Curbed enthusiasm for food truck ordinance

By Kaley Fowler

After months of pushing for an increased citywide presence, local food truck operators were met Oct. 31 with a list of 21 City Council-approved parking spaces. But the designated locations are not quite what many owners had in mind.

Under the new ordinance, food trucks will be restricted to parking in sanctioned spaces for a maximum of two hours, which city officials believe is in the best interest of existing eateries, truck owners and the public.

“These dedicated stands for food trucks will provide additional parking opportunities and expanded operations to foster this growing industry,” said Mayor Rahm Emanuel in an Oct. 31 written statement. “They will also help to safeguard communities from added congestion and public safety issues while creating economic opportunity throughout the city.”

In early October, the Chicago Department of Transportation compiled a list of 23 proposed locations in Lakeview, the Loop, the Near North Side, the Near West Side, Lincoln Park and West Town. City Council approved most locations but rejected two spaces: 33 N. LaSalle St. and 2934 N. Broadway Ave.

“I was really excited when the mayor’s office first sent out press releases that showed some of the prospective locations,” said Amy Le, founder of the Illinois Food Truck Association and a local food truck owner. “But then to see some of the spots taken off [the proposal] and [to find out] why they were taken off is disappointing to me.”

According to Bennett Lawson, chief of staff for Alderman Tom Tunney (44th Ward), City Council rejected the Broadway location because its crowded sidewalks raised safety concerns. The density of the area and the space’s proximity to existing businesses also contributed to the decision.

The ordinance includes a stipulation that restricts trucks from parking within 200 feet of an existing brick-and-mortar establishment. Trucks violating the rule can be ticketed and fined up to $2,000.

Alex Levine, creator of FoodTruckFreak.com, said the city decided to designate spaces to offset the 200-foot rule, but it has been unsuccessful because the approved locations are not in densely populated areas. She said letting existing businesses influence where trucks are allowed to park is unfair.

“The way [the city is] going about [choosing locations] seems like the least democratic process it could possibly be,” Levine said. “It’s the equivalent of letting your competitors dictate your business model.”

The locations are also disheartening for many drivers, according to Le. She said that in July, the Illinois Food Truck Association asked the Committee on License and Consumer Protection to offer drivers more parking options in the Loop, but that request was not represented in the ordinance that now features only three Loop locations.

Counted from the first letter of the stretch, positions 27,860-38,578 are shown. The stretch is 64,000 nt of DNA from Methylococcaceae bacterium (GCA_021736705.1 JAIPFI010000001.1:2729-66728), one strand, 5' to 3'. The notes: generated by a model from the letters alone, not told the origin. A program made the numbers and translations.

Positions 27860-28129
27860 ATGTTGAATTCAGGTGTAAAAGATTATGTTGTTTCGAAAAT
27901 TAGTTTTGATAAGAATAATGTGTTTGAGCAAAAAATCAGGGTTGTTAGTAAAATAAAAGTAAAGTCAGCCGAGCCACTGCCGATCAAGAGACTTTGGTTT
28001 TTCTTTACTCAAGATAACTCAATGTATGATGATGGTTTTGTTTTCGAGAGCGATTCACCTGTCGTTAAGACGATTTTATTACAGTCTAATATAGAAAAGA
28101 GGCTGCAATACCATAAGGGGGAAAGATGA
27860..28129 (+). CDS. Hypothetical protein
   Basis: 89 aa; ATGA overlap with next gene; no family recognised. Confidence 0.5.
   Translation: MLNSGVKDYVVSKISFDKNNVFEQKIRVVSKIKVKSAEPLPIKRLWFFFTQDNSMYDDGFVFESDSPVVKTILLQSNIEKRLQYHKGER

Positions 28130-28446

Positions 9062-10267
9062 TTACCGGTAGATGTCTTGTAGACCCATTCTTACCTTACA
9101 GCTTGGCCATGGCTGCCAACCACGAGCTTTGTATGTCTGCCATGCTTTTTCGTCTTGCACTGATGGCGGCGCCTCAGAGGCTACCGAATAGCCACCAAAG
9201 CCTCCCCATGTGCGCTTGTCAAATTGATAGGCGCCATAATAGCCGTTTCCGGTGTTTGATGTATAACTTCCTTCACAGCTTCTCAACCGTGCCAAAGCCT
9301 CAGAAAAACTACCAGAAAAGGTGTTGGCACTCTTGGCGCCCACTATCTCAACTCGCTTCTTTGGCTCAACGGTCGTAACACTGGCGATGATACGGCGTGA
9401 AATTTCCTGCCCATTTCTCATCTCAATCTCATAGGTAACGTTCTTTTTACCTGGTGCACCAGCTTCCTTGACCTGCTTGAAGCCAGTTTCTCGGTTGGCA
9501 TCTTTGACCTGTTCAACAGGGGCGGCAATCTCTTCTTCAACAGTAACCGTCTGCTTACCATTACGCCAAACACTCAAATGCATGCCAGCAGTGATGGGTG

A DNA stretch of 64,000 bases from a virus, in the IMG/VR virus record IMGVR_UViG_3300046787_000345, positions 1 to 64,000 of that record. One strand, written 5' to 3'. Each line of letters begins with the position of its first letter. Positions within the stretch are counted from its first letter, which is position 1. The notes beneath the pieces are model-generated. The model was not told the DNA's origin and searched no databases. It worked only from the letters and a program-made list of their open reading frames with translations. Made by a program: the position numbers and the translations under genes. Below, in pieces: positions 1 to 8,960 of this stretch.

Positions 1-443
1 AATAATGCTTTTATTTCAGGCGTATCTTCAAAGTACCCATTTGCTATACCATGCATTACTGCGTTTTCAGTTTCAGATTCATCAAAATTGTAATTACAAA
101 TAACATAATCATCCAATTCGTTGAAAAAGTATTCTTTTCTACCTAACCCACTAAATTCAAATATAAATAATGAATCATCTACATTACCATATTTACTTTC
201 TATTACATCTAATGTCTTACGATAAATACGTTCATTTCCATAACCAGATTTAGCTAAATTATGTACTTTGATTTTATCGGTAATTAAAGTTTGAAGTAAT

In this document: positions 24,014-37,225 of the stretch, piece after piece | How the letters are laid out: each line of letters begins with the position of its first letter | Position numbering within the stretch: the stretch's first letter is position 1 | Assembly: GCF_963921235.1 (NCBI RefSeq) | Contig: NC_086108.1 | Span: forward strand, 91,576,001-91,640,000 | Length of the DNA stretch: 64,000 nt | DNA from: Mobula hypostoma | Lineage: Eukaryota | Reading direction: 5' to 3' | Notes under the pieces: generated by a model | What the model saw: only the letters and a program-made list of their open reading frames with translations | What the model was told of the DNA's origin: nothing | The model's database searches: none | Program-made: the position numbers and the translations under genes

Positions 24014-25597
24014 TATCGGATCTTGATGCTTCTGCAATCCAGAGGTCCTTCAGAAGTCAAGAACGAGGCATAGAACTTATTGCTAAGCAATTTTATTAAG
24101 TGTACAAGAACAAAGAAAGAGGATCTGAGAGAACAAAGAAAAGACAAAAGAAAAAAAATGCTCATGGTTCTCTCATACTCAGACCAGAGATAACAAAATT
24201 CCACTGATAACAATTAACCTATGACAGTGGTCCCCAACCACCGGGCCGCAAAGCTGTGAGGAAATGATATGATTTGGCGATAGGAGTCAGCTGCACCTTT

“[The lack of downtown locations] is extremely problematic,” Le said. “You can give us all these stands in the Wicker Park and Bucktown areas, but realistically the trucks aren’t going to make much money off the lunch business in those areas because there’s not the foot traffic you would get downtown.”

Le said she and other food truck owners were disappointed that city officials did not consult them when making decisions regarding where trucks should park.

“None of the food truck owners were included in deciding where the stands would go,” Le said. “We didn’t even know where they were going until we saw it published in the newspaper.”

Lawson declined to comment on the extent of the food truck owners’ involvement in the process.

Despite her dissatisfaction with the approved locations, Le maintains that the program can still be carried out effectively if the city and truck owners cooperate.

“We have the opportunity right now to develop a system that other urban cities can use as a mirror, if done right,” Le said. “But the city has to be willing to actually [listen to] input from the food truck owners.”

“The way [the city is] going about [choosing locations] seems like the least democratic process it could possibly be,” Levine said. “It’s the equivalent of letting your competitors dictate your business model.”

The locations are also disheartening for many drivers, according to Le. She said that in July, the Illinois Food Truck Association asked the Committee on License and Consumer Protection to offer drivers more parking options in the Loop, but that request was not represented in the ordinance that now features only three Loop locations.

“[The lack of downtown locations] is extremely problematic,” Le said. “You can give us all these stands in the Wicker Park and Bucktown areas, but realistically the trucks aren’t going to make much money off the lunch business in those areas because there’s not the foot traffic you would get downtown.”

Le said she and other food truck owners were disappointed that city officials did not consult them when making decisions about where trucks should park.

“None of the food truck owners were included in deciding where the stands would go,” Le said. “We didn’t even know where they were going until we saw it published in the newspaper.”

Lawson declined to comment on the extent of the food truck owners’ involvement in the process.

Despite Le’s dissatisfaction with the approved locations, she maintains that the program can still be carried out effectively if the city and truck owners cooperate.

“We have the opportunity right now to develop a system that other urban cities can use as a mirror, if done right,” Le said. “But the city has to be willing to actually [listen to] input from the food truck owners.”

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